HIGHER EPA AND DHA LEVELS ARE CORRELATED WITH HEALTHIER BRAIN SIZE IN AGING ADULTS
Normal aging results in overall brain atrophy, or shrinkage. In a study published in the journal Neurology, scientists looked at the possible association between higher levels omega-3 fatty acids and greater brain volume in aging adults.
The study included 1,111 women aged 65 to 80 enrolled in the Women’s Health Initiative Memory Study. At the beginning of the study, blood samples were taken to analyze omega-3 fatty acid (EPA and DHA) levels. On an average of 8 years later, magnetic resonance imagining (MRI) was conducted to measure brain volumes. In addition to total brain volume, several specific regions of the brain were also measured. Adjustments were made for factors such as hormone therapy, time since randomization, demographics, and cerebral and cardiovascular disease risk.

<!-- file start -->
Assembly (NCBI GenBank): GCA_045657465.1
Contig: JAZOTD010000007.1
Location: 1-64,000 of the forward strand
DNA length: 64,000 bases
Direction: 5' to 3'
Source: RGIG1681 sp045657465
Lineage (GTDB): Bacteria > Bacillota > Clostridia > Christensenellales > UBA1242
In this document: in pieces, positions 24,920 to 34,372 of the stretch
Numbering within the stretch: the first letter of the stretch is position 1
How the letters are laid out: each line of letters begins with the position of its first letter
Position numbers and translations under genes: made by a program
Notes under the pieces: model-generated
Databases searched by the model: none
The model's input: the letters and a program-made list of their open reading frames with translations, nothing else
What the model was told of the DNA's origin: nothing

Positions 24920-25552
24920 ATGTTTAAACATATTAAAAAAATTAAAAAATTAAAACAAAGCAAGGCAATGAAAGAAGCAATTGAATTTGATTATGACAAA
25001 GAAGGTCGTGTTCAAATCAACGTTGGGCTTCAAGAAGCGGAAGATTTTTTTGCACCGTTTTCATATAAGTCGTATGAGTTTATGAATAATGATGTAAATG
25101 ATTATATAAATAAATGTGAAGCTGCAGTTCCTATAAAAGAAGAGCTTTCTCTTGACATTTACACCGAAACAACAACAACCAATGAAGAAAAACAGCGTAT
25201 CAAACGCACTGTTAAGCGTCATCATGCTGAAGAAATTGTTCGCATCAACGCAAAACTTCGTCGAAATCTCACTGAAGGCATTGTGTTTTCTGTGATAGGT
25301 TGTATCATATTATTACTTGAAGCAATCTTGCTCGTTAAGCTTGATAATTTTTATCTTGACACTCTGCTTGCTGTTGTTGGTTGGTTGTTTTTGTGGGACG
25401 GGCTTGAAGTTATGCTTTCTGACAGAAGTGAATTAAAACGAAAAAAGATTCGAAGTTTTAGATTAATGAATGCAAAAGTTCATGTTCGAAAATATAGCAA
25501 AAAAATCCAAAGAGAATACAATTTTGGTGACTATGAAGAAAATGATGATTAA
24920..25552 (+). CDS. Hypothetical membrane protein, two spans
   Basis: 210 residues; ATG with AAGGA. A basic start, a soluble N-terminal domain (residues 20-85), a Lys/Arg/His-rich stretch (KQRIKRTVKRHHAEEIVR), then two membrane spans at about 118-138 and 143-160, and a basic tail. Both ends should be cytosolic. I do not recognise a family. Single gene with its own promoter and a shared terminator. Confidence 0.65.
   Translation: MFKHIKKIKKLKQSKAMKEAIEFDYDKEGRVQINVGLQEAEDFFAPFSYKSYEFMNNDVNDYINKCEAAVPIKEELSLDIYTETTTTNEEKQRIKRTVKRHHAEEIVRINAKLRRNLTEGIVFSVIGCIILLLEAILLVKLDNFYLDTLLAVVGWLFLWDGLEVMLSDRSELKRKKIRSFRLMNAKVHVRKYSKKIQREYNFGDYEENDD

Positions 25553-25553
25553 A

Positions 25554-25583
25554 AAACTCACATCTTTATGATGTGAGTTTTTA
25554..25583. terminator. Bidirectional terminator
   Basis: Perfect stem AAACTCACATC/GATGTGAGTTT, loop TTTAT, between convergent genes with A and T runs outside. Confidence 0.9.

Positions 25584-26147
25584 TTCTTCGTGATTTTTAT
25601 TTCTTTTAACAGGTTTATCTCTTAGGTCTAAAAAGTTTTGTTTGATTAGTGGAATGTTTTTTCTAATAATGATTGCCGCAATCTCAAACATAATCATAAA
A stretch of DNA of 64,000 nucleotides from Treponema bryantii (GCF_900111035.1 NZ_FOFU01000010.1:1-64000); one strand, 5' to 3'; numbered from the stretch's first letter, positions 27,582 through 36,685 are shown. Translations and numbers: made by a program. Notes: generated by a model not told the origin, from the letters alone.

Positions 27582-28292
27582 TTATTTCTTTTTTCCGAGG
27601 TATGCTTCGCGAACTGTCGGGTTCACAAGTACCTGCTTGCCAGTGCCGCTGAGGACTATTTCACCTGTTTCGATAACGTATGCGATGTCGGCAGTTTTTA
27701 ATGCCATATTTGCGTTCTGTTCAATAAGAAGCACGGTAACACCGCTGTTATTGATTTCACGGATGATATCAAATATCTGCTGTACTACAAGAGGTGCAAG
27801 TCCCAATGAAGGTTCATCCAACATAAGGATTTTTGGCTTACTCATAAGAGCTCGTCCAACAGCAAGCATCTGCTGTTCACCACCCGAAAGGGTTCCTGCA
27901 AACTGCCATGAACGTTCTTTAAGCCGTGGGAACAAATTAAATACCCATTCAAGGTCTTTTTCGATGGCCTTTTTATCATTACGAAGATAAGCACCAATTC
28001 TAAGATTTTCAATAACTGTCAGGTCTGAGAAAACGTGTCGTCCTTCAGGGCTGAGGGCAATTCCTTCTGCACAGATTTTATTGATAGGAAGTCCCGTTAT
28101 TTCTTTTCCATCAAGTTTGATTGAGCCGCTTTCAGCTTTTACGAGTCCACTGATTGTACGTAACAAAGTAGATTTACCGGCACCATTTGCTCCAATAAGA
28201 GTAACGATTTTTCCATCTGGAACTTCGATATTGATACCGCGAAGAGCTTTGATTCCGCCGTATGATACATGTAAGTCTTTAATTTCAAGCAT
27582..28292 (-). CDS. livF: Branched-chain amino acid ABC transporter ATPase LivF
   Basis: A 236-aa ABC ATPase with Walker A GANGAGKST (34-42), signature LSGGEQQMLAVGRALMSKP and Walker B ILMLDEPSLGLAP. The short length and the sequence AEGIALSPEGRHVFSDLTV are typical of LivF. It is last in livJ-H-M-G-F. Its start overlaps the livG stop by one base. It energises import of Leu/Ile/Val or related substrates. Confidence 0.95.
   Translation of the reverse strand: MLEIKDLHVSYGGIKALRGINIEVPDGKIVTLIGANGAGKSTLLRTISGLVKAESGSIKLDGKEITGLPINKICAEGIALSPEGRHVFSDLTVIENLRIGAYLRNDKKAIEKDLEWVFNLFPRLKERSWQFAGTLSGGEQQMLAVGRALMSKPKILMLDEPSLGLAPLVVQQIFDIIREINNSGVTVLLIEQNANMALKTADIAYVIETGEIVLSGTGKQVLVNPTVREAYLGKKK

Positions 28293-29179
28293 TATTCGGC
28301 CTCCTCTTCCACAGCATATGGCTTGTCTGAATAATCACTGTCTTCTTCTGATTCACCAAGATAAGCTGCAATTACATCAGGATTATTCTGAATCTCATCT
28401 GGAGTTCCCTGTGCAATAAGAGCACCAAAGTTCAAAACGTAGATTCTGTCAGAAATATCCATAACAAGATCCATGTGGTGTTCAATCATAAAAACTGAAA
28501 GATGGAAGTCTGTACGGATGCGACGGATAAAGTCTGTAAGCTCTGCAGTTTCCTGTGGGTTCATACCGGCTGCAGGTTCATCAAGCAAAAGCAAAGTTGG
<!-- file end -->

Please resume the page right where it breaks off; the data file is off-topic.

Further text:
In fully adjusted models, a greater blood volume of EPA and DHA was correlated with a larger brain volume, and even more specifically with greater hippocampal volume in these postmenopausal women. The hippocampus is an area of the brain involved with cognition and learning. This effect on brain volume is thought to be the equivalent of delaying the normal age-related loss of brain cells by one to two years.
The results of this study suggest that higher omega-3 fatty acid levels achieved through diet or supplementation may reduce normal brain atrophy and help delay cognitive aging and dementia.